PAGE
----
The newest dating app in Austin is taking on the matchmaking job that your friends don’t always follow through on. Firefly, which launched in Austin last week, preaches quality over quantity.
After seeing the rise of apps focused on giving users a high number of matches, Firefly's CEO and co-founder Clayton Spencer decided that a new, hyper-local dating service with an emphasis on quality matches was the key to dating success. “Firefly came from seeing the success of Tinder,” Spencer tells CultureMap. “It really changed the world of online dating. But by watching Tinder, we felt that the bigger it gets, the grosser it gets.”
“We don't think dating should be an all-you-can-eat buffet like Tinder,” says Firefly CEO Clayton Spencer.
For Spencer, Tinder is like going to a bar that's packed with people: you just can’t find the opening to make a meaningful connection with someone. But Firefly, Spencer says, is more organic, like meeting someone new at a friend's wedding.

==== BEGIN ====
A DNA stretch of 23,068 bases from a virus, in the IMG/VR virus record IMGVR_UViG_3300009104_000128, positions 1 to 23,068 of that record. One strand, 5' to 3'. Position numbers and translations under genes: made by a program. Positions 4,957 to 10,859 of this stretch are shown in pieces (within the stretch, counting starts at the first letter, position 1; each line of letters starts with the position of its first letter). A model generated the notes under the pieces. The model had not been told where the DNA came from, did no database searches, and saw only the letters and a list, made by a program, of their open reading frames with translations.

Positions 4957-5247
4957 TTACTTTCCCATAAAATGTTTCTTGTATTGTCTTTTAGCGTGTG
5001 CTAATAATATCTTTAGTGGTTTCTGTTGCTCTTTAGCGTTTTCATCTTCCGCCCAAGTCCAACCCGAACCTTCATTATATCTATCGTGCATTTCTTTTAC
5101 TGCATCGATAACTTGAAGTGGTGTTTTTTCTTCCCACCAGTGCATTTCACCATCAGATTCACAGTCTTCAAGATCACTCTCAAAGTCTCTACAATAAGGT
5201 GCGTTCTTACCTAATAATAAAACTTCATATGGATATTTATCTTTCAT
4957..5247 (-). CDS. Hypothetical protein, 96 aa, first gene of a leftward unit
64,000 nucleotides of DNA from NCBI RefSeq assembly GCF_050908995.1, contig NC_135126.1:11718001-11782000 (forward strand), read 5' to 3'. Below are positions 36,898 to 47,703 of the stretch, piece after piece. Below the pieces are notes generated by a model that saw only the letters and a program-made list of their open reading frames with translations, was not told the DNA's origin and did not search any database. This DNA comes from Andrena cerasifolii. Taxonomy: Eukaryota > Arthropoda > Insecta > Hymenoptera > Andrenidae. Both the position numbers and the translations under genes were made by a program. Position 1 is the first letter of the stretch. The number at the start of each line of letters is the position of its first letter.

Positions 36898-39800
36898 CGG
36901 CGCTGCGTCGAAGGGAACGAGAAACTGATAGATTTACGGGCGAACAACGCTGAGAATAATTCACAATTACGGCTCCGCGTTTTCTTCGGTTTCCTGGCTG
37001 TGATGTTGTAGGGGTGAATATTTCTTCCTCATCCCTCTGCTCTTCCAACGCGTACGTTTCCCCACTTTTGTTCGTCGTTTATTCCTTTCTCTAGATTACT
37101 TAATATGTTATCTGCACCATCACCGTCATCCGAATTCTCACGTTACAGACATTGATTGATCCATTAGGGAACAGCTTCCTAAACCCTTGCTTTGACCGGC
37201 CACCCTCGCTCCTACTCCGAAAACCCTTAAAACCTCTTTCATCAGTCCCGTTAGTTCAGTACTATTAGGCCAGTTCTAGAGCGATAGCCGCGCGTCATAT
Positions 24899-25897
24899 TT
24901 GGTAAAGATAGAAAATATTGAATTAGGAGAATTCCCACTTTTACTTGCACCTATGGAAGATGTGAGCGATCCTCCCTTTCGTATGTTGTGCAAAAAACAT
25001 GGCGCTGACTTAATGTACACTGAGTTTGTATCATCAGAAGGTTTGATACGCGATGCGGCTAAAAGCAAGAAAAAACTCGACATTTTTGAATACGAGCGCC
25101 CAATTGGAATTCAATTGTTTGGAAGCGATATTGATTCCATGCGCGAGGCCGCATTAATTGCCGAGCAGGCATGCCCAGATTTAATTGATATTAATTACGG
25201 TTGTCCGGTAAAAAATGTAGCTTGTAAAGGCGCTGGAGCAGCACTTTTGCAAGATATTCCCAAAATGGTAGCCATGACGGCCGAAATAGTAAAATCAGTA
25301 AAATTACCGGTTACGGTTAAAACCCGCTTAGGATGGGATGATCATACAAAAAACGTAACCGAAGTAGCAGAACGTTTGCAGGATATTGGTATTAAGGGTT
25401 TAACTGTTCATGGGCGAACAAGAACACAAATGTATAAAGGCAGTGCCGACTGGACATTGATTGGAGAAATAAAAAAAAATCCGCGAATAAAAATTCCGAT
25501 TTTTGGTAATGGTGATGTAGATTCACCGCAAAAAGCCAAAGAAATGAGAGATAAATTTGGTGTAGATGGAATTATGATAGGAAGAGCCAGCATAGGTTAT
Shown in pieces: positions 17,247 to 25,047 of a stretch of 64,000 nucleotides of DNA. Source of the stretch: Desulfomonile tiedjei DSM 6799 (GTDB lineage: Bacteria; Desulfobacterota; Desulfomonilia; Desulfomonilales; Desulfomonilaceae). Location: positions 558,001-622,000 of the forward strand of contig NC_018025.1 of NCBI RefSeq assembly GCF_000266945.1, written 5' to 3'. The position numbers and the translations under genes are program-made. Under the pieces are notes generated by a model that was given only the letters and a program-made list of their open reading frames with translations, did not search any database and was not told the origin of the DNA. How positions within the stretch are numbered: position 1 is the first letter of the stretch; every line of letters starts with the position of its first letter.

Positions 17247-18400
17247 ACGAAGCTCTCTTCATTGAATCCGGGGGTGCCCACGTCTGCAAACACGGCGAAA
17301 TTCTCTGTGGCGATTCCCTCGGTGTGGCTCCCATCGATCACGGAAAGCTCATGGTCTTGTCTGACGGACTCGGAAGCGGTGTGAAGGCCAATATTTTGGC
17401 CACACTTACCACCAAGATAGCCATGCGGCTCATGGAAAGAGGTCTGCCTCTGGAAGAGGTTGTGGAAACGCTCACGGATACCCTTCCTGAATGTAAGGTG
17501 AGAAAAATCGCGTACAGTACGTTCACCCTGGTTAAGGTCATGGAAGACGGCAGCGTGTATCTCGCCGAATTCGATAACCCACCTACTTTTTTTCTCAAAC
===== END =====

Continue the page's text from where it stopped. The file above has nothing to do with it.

“When we asked people how they wanted to meet someone, most said that it would ideally be through a mutual friend, so that’s what we wanted to focus on,” says Spencer. “And sometimes you can’t always rely on friends to follow through, so we do the work that they don’t always do.”
To use Firefly, you simply login with your Facebook profile, meaning you don’t have to spend a lot of time filling out an extensive dating profile like on other sites. Each day the app matches you with a few your Facebook friends' single friends.
Most importantly, the creators hope people will feel comfortable and safe when being introduced to friends of friends on Firefly. And, because mutual friends are at play, there's greater social accountability built into the system.
“Girls tell us they feel safer and our app is less sketchy because there is always a friend in common,” says Spencer. “And right now I’d say it’s about 75 percent women on the app. We really want to give women a high-quality experience, then we think men will further gravitate over to it.”
“We don't think dating should be an all-you-can-eat buffet like Tinder,” Spencer explains. “Limited, but really high-quality intros lead to more and better interactions.”
As for the app's future, the plans are to keep it local for now. “Austin is my backyard, and success for us here means having a lot of people using the app who also use it regularly, and we’re continuing to grow now.”